In defense of picturing

Sellars's philosophy of mind and cognitive neuroscience

Carl Sachs

pp. 669-689

I argue that Sellars's distinction between signifying and picturing should be taken seriously by philosophers of mind, language, and cognition. I begin with interpretations of key Sellarsian texts in order to show that picturing is best understood as a theory of non-linguistic cognitive representations through which animals navigate their environments. This is distinct from the kind of discursive cognition that Sellars called 'signifying" and which is best understood in terms of socio-linguistic inferences. I argue that picturing is required because reflection on signifying cannot adequately explain our need for cognitive friction. I then show how the idea of picturing is further developed by Paul Churchland, Ruth Garrett Millikan, and Huw Price. I finally turn to predictive processing as a theory of cognitive representation, and in particular Andy Clark's "radical predictive processing", to further characterize picturing. However, doing so has the cost of pushing picturing and signifying further apart than Sellars intended.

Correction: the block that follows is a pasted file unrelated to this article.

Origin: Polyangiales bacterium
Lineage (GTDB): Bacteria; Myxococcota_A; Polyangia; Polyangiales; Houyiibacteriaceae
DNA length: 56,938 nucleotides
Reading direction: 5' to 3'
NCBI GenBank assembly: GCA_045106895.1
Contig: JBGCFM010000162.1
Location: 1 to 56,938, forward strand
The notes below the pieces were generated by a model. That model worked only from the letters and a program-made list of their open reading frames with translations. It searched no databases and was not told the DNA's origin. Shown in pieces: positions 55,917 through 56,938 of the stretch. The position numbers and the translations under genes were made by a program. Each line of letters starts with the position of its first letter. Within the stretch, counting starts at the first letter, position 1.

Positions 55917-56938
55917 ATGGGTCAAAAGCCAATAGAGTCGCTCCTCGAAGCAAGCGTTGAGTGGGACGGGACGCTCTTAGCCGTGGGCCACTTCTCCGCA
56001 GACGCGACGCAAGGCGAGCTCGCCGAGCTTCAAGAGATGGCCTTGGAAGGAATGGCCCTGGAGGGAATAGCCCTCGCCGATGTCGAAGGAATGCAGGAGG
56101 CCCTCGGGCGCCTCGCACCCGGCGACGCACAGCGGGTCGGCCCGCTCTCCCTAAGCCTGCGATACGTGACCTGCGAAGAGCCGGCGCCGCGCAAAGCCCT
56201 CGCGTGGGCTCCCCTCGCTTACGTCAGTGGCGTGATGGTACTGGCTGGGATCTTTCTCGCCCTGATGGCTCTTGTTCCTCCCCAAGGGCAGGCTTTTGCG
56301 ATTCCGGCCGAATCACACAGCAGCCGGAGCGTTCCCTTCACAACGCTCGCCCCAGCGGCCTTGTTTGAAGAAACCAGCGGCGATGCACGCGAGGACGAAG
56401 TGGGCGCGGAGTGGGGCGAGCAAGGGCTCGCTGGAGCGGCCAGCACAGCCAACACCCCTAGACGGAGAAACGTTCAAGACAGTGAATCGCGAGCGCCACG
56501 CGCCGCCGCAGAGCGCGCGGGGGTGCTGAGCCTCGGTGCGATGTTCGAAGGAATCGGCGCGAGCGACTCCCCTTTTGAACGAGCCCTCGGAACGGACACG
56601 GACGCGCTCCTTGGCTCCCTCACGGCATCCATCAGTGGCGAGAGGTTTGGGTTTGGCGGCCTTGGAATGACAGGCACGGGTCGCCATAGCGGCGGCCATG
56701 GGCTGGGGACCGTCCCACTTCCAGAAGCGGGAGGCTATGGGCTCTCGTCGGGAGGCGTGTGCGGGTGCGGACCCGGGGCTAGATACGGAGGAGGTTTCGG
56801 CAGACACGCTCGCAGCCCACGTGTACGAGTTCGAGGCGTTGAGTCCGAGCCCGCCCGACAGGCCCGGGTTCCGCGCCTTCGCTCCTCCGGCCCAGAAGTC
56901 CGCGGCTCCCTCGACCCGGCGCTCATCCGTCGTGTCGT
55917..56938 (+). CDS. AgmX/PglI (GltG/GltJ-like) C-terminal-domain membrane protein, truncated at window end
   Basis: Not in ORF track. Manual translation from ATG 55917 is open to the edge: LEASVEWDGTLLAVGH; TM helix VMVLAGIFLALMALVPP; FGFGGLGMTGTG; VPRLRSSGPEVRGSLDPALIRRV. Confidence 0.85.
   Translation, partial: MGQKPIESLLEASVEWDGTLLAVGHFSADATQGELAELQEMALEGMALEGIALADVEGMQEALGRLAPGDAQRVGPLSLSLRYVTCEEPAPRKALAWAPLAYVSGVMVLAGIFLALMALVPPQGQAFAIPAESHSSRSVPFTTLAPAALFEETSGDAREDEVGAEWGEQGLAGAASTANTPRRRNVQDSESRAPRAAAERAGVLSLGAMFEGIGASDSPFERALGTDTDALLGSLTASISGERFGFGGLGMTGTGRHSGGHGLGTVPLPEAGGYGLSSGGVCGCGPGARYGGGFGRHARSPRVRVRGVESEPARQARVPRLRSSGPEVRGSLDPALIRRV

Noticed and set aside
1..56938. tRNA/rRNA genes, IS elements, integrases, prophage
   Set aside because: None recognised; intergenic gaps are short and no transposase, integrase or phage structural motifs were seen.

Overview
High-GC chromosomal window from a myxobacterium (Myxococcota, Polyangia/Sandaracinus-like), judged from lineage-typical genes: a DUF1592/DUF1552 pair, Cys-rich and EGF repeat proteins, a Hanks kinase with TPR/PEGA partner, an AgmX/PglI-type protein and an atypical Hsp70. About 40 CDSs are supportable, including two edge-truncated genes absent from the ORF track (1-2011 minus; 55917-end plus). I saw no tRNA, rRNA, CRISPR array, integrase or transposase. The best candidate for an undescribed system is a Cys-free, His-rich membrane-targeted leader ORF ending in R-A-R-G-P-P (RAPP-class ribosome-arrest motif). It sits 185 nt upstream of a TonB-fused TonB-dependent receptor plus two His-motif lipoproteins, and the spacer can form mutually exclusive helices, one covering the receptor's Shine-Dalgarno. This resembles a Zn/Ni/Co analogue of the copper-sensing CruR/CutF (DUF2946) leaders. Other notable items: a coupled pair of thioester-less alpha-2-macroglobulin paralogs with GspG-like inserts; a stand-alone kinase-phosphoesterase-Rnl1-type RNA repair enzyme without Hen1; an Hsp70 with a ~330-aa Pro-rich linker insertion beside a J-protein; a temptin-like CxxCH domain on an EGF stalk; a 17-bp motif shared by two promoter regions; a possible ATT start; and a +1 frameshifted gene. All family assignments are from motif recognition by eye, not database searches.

Publication details

DOI: 10.1007/s11097-018-9598-3

Full citation:

Sachs, C. (2019). In defense of picturing: Sellars's philosophy of mind and cognitive neuroscience. Phenomenology and the Cognitive Sciences 18 (4), pp. 669-689.

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